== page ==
Tuesday, February 11, 2014

The joy of small spaces

It's sometimes said that Jefferson's original draft of the American Constitution protected the "inalienable rights" of life, liberty, and the pursuit of land. Whether this is true or not, American planning practices have certainly reflected the ideal that more space is inherently a better place. 

Bigger is better. More, more more. Our consumerist culture, while not inherently bad in moderation, has led many of us to believe that moving up is having more stuff.

But there is a joy in small things too.

The little places are where we find space to live.

Cars Are Space Hogs.

And by space hogs, I don't mean pigs-in-spacesuits. This picture:

which was produced by Transport for London (I believe) illustrates how cars are a wasteful use of real estate. 

As you can see, 60 people in 60 cars (60 cars * roughly 10 foot wide lanes * roughly 30 foot lengthwise spacing) = 
18000 square feet

60 people in 1 bus = (roughly 10 foot wide lanes * roughly 70 foot lengthwise spacing [this is generous]) = 700 square feet.

60 people on bikes = (60 bikes * roughly 4 foot wide lanes * roughly 8 foot lengthwise spacing = 1920 square feet

The area ratio of auto:bicycles is roughly 10:1 and for buses is roughly 25:1. And this is very very conservative. I haven't even incorporated the fact that automobile infrastructure in the USA is generally very spacious (wide shoulders, turn radiuses, parking spaces, etc.) so the real ratios are somewhere north of 50:1 - or even 200:1.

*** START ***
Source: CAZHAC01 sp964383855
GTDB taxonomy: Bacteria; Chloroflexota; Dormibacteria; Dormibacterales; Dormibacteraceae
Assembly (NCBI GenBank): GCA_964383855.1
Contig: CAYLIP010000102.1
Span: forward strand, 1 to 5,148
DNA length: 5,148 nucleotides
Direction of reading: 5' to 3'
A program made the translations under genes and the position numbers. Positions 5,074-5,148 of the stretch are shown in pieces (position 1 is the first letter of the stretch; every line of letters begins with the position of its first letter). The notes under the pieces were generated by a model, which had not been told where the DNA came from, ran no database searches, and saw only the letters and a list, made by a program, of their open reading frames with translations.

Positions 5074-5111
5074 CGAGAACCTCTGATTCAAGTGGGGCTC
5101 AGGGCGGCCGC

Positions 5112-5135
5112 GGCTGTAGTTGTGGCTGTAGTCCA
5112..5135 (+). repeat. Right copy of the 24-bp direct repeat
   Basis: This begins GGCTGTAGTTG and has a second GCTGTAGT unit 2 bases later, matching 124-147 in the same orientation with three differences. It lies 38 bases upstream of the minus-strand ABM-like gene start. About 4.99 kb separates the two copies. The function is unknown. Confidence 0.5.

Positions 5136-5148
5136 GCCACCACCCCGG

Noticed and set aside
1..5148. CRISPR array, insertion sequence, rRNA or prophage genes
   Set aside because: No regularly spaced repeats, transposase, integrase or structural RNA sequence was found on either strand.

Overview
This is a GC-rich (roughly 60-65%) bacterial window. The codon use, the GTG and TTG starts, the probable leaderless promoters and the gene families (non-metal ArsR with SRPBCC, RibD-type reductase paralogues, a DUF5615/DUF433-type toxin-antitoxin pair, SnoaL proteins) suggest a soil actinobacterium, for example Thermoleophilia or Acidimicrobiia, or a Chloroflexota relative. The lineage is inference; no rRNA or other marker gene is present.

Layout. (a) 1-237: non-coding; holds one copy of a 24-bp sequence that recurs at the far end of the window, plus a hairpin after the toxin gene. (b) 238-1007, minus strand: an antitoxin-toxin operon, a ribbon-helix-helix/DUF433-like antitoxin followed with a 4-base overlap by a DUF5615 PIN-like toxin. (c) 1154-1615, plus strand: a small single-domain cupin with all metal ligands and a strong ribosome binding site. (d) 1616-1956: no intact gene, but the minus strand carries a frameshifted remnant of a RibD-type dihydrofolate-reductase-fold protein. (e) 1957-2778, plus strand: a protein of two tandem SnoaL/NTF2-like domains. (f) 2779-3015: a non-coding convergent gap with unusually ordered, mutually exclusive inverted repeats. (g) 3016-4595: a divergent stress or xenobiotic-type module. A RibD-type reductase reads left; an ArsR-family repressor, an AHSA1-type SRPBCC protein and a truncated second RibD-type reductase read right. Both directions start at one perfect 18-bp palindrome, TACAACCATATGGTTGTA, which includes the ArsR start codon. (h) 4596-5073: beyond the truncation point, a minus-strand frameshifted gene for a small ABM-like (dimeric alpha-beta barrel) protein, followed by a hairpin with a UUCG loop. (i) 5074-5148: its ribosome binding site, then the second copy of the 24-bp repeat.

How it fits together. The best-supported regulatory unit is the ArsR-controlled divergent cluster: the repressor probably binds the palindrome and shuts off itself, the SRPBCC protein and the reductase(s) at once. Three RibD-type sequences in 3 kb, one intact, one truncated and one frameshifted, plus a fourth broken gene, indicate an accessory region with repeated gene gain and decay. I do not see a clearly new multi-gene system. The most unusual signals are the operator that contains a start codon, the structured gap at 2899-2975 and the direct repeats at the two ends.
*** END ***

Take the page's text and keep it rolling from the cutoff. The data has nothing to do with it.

Back in the 1950's when America was a vast, unpopulated land, the relative cost to society of allocating swaths of land (roughly 10-20% of most metropolitan areas) to the use of automobiles did not seem like a waste. But with explosive population growth, the relative value of land has shot up, and thus the relative opportunity cost of automobile infrastructure has also shot up. 

We need to explore using our transportation real estate more efficiently and more effectively. A combination of car-sharing, bicycle infrastructure, public transit, and walking will help us cope with the increasing population, both in absolute numbers and in density. Plus it'll have various health, quality of life, and sanity benefits for the population as you've already outlined.

Oh, and for further context, one last thing. 

The average parking space takes up about 350 square feet of room, whether in a parking structure or in a surface lot.

On average, there are about 3-4 parking spaces per automobile in most American cities.

Therefore, for every automobile on the road, we must build about 1200 Square Feet of parking lots.

The average American dwelling is about 900 Square Feet in size.